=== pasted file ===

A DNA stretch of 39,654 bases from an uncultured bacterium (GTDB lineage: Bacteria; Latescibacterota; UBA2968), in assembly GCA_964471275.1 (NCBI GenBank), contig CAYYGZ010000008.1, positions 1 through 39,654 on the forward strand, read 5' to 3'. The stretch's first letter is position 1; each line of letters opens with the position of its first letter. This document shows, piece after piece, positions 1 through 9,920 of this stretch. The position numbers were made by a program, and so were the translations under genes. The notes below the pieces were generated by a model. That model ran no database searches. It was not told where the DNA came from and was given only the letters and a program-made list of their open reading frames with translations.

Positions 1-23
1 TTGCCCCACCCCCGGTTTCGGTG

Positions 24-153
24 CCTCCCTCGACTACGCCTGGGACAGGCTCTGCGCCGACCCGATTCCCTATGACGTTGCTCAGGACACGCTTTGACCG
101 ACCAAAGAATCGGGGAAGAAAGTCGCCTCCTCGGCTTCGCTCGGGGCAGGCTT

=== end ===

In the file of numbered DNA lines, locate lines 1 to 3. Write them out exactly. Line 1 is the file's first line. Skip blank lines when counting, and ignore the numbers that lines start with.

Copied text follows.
A DNA stretch of 39,654 bases from an uncultured bacterium (GTDB lineage: Bacteria; Latescibacterota; UBA2968), in assembly GCA_964471275.1 (NCBI GenBank), contig CAYYGZ010000008.1, positions 1 through 39,654 on the forward strand, read 5' to 3'. The stretch's first letter is position 1; each line of letters opens with the position of its first letter. This document shows, piece after piece, positions 1 through 9,920 of this stretch. The position numbers were made by a program, and so were the translations under genes. The notes below the pieces were generated by a model. That model ran no database searches. It was not told where the DNA came from and was given only the letters and a program-made list of their open reading frames with translations.

Positions 1-23
1 TTGCCCCACCCCCGGTTTCGGTG